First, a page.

Why Facebook Needs To Lean In and Fix Its Woman Problem


When criticism started pouring in about Sheryl Sandberg’s feminist manifesto Lean In, I couldn’t help but wonder if she would have suffered so much vitriol had the Facebook COO been a man.

The answer is no. We would never expect a male to speak on behalf of all men. That would be absurd. No one told Donald Trump that his advice to "get in too late and get out too early" wasn’t applicable to single dads or that when he said "the harder you work the luckier you get" was an insult to working class men who albeit working difficult jobs won’t get the million dollar salary if they just work "harder."  

Although the criticisms levied against her are valid, it’s ridiculous for us to expect a woman to keep forever silent until she’s in a position to speak about the experience of every woman. It’s a double-standard that men aren’t held up to. I think Sandberg has done a tremendous job of making gender inequality in the workplace an issue that’s now on all our radar. For that I applaud her.

Despite my admiration for Sandberg, I’m curious as to why she’s remained completely silent on Facebook’s really obvious lady problem. Is Facebook actually anti-woman? I’m glad you asked. Let me answer that question with another question.

Does this look anti-woman to you?

Pictures courtesy of Naked Security

As Graham Cluley from Naked Security notes, this is just one of countless examples of rape-promoting material that is allowed to freely exist on Facebook. He notes that on the website's terms and conditions, it says:

"Facebook does not permit hate speech, but distinguishes between serious and humorous speech." 

There’s a been a lot of talk about the site’s oddly subjective censorship policy that allows content promoting violence against women and rape, while policing pictures of women’s bodies online. Laura Bates for The Guardian notes:

"Over the past few years, women say they have been banned from the site and seen their pages removed for posting images of cupcakes iced like labia, pictures of breastfeeding mothers and photographs of women post-mastectomy."

So just to recap. Breastfeeding? Offensive. Promoting the rape of women with illegal drugs? Hilarious!

Because Facebook has been failing to protect its users from this hateful content, Trista Hendren decided to take Facebook's misogyny problem under her own hands. She created Rapebook — a watchdog group whose role was to scan and flag the website for abusive content. They reported everything from material promoting the rape of babies to content encouraging violence against pregnant women.

In the statement, Rapebook administrators explained that Facebook"s subjective policy is so biased, that it allows content promoting violence against women while deliberately removing feminist activism:

"Feminist activism is targeted for quick deletion by Facebook. Facebook will leave a picture of a woman who lies, obviously physically hurt, at the bottom of stairs, captioned 'next time don't get pregnant.' At the same time Facebook will delete a picture, taken from a news item, of a woman who displayed her breasts at a political protest and temporarily ban all the administrators of a page that displayed it."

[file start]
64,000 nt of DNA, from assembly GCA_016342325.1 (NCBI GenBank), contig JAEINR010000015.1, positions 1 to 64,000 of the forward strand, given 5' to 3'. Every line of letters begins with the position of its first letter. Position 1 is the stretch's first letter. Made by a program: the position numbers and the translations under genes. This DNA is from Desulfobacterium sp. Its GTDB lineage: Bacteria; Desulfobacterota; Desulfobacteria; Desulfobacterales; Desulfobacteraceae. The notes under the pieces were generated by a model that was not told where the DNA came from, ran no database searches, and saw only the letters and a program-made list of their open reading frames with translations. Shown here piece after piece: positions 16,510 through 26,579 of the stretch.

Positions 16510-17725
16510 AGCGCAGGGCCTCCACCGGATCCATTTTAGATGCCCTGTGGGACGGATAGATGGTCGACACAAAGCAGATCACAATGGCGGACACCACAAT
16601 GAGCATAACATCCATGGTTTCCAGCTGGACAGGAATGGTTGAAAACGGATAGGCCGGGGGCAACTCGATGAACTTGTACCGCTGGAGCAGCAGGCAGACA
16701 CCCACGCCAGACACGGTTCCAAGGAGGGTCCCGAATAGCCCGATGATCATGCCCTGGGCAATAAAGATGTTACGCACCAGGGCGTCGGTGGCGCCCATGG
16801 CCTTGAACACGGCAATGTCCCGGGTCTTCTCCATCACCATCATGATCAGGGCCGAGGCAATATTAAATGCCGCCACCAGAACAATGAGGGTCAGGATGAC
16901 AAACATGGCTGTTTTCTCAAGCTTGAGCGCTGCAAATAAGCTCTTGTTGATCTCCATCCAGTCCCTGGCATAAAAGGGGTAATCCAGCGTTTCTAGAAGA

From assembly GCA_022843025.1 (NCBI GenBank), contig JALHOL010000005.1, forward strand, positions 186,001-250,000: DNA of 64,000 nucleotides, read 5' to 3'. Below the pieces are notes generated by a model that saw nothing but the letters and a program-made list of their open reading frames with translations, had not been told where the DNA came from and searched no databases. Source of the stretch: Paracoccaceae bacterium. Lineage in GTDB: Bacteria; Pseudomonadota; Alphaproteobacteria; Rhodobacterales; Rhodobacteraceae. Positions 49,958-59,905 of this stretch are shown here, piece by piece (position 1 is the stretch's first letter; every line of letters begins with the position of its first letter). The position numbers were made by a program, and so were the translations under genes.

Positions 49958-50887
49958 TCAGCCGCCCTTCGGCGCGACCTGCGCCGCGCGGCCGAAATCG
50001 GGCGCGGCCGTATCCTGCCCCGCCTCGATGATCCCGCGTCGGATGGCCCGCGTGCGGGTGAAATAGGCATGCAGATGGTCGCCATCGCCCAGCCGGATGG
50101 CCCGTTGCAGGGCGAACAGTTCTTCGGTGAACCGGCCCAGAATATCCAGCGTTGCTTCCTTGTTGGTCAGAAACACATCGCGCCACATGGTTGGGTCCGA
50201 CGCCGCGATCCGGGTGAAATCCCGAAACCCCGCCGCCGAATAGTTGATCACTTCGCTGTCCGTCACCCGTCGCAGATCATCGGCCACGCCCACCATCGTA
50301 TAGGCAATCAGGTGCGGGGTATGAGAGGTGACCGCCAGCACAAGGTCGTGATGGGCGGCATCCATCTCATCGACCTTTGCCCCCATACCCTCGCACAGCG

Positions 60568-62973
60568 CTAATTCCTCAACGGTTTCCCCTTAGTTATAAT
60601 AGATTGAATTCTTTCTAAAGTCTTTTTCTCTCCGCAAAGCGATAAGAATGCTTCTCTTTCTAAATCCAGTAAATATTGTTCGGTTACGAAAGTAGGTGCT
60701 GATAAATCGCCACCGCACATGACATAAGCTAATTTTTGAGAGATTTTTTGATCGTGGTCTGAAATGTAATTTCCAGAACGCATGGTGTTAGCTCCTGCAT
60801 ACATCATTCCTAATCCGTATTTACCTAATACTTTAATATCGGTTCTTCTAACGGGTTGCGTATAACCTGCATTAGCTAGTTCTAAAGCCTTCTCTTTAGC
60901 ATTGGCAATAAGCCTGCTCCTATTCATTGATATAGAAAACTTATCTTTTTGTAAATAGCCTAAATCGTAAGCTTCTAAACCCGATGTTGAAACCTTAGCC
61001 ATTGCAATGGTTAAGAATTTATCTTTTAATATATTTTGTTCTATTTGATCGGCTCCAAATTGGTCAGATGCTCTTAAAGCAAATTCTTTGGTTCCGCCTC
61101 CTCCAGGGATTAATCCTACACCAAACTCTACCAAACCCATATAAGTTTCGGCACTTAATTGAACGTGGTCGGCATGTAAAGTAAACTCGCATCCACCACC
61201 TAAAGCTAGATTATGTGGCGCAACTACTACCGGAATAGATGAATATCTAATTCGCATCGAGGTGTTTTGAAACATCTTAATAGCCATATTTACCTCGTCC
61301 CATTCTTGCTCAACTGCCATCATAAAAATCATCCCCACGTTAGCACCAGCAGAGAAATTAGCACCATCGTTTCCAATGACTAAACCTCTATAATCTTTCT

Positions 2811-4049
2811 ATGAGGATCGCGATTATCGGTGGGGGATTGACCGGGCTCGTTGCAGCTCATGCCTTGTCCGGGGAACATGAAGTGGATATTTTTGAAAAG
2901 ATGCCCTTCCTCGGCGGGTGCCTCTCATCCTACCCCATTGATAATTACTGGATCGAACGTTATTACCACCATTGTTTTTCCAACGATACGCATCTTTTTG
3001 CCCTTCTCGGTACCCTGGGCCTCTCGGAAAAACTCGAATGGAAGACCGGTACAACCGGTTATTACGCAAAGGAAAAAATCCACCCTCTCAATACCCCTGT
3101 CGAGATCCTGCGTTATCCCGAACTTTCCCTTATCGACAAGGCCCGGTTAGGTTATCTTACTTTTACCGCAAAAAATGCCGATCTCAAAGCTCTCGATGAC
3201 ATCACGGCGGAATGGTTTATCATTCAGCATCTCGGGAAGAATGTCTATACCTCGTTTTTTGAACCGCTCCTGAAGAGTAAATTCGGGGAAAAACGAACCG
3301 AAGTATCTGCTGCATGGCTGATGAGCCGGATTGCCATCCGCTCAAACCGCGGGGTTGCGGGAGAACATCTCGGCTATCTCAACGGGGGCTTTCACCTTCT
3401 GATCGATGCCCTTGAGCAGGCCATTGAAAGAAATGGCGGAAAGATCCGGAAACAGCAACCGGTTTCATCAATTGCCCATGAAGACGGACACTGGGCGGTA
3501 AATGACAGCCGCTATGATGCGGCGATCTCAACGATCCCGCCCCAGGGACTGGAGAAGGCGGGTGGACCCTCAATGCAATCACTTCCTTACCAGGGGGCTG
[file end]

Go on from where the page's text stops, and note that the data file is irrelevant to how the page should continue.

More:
Like any woman who dares take a stand against rape, Hendren was bombarded with rape threats. Unfortunately, there's a sad correlation between those two things. Hackers got their hands on her personal information and trolled their way into her private life calling her house repeatedly and disseminating extremely disturbing death threats (which I have seen but will not post here). For her own safety, Hendren was forced to end her courageous crusade against the type of violence that is now levelled against her personally.

Fellow PolicyMic pundit Soraya Chemaly notes that Trista's tragic tale sends a terrible message of encouragement to trolls:

"By its actions, or lack thereof, Facebook has made itself a space left more rape tolerant than rape intolerant as a result of her leaving."

Now, although I don't think it's realistic to expect Sheryl Sandberg to speak on every issue that affects women, it's disturbing that she hasn't spoken out about the blatant misogyny that takes place in her own company — especially when she said, "I really believe that when you give people authentic identity, which is what Facebook does, and you can be your real self and connect with real people online, things will change."

How are female users expected to freely express themselves in an online community that censors their vagina-shaped cupcake pictures but refuses to take down content promoting rape? More importantly, why is a woman who is profoundly dedicated to encouraging women "to stand up for themselves" not standing up for them right now?

In her book, Sandberg also asks female readers, "What would you do if you weren't afraid?" I'd like to know what Trista could have accomplished if she hadn't been afraid. I'm wondering what women could accomplish if they weren't afraid. As long as companies such as Facebook continue to disproportionately silence them, I guess we'll never know.

Facebook, uphold your own terms and conditions to insure the safety of all. Join the conversation on Facebook and on Twitter using the hashtags #SupportTrista and #LeanIn and directing your Tweets to Facebook.

For more on Facebook's lady problem, follow me on Twitter: @feministabulous